Powerplay: It is almost as if the Sabres don’t consider the possibility of an odd-man rush against while on the power play. It also seems likely that trying the same thing over and over again (zone entry) is not the definition of insanity. The power play simply wasn’t good this season and endured a massive dry spell in the thick of Buffalo’s ugliest stretch of losing. They would get an F but they managed to score every now and then. Grade: D+
Penalty Kill: Buffalo decided to run a unique, if not peculiar penalty kill which basically turns into a 1-1-2 in the zone and rotates with the puck. After Ruff’s departure it appeared as if things began to change, but the base of the kill still worked off the 1-1-2 set up seen earlier in the year. I personally didn’t like it as the second forward was rarely in the right position to deny passes across the zone. Grade: C-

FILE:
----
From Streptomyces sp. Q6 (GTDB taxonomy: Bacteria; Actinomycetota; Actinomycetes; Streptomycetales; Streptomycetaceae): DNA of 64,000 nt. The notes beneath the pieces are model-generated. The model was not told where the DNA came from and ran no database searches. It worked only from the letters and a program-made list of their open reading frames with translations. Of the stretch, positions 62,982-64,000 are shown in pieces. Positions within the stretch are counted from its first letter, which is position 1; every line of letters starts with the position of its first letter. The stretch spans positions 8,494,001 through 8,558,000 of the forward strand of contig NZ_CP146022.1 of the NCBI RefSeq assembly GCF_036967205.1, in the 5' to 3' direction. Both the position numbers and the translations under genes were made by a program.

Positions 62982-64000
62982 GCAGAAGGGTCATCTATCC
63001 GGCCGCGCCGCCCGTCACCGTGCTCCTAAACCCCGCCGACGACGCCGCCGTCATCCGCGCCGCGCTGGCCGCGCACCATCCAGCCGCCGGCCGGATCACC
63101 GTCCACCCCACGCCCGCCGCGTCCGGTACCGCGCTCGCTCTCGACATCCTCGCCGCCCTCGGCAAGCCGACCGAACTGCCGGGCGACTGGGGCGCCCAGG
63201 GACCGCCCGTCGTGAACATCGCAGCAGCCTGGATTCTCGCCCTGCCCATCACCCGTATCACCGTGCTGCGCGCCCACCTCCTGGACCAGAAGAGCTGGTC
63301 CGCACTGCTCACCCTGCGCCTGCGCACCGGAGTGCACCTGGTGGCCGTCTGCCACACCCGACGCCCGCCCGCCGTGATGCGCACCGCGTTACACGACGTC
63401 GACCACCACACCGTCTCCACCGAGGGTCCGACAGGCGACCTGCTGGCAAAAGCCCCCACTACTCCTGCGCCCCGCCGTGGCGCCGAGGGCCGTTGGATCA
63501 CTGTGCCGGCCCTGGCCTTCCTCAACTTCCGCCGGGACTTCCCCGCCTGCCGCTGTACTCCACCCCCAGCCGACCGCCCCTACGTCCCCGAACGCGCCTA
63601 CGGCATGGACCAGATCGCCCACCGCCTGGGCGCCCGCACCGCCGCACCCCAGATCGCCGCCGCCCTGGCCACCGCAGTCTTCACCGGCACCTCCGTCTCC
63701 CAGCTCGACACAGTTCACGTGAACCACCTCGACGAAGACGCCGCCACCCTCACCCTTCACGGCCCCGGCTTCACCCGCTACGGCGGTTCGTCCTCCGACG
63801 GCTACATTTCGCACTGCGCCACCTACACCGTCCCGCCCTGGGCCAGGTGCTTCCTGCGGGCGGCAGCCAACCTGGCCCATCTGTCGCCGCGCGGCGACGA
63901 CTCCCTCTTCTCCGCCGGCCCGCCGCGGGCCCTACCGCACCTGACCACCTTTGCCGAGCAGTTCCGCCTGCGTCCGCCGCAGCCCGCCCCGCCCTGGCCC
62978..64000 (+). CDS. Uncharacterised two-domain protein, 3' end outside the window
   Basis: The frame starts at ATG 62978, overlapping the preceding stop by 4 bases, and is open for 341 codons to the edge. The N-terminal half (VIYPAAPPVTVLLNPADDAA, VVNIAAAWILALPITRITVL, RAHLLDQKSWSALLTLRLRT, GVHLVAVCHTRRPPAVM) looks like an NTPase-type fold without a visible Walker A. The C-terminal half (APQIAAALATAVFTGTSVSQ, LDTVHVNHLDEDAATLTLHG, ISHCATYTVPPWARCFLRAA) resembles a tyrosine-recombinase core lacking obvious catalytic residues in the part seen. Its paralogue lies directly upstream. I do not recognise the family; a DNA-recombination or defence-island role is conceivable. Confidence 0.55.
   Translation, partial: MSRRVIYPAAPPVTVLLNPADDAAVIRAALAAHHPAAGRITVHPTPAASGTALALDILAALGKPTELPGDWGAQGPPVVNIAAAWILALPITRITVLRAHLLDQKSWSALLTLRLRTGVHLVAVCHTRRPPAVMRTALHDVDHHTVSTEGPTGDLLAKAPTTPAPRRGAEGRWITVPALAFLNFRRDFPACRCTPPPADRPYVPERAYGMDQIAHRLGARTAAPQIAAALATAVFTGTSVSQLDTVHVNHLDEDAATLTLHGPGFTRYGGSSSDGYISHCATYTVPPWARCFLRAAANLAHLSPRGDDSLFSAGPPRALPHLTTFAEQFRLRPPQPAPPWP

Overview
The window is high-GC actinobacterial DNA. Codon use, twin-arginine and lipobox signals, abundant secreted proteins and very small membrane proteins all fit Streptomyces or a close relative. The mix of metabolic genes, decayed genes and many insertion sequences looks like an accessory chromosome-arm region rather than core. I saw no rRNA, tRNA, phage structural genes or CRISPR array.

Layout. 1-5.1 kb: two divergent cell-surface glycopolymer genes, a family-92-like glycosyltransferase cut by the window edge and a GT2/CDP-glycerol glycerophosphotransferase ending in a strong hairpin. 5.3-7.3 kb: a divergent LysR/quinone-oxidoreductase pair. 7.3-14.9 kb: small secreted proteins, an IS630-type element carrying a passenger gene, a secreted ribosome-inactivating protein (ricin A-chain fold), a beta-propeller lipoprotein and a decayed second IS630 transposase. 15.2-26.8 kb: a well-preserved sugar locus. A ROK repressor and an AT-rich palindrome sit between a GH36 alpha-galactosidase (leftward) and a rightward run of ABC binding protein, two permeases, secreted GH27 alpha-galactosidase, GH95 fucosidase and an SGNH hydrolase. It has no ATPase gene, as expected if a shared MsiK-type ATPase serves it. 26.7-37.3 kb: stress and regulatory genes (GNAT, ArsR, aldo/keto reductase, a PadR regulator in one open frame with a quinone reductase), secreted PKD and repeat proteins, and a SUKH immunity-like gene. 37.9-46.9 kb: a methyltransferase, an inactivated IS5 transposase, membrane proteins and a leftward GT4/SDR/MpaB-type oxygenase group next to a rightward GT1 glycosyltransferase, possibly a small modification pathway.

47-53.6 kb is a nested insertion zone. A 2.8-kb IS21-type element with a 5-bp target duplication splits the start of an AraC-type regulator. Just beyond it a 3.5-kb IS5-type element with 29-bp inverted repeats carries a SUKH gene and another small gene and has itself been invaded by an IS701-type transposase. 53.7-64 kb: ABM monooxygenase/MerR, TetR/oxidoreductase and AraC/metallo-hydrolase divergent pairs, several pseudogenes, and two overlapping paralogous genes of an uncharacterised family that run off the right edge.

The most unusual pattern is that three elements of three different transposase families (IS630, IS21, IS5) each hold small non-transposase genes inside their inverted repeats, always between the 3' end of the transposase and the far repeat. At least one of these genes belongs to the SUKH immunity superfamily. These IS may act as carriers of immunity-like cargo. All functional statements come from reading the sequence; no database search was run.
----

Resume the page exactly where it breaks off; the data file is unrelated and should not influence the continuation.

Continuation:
Management: A lot was made over the end of the season press conference and other silliness. My focus is on what Darcy Regier did for the hockey team and if he made them better or worse. He traded away two veteran defensemen and his captain and came away with a first round pick, five second round picks, Johan Larsson and Matt Hackett. Overall it was a solid haul for what was given up (Leopold and Regehr) but the pieces acquired really won’t have much impact for at least two more seasons. Add in the firing of Ruff and it was a pretty tough four months for Regier. While he handled himself well I find it hard to see how he still has the reigns for this rebuild. Grade: C Continue reading →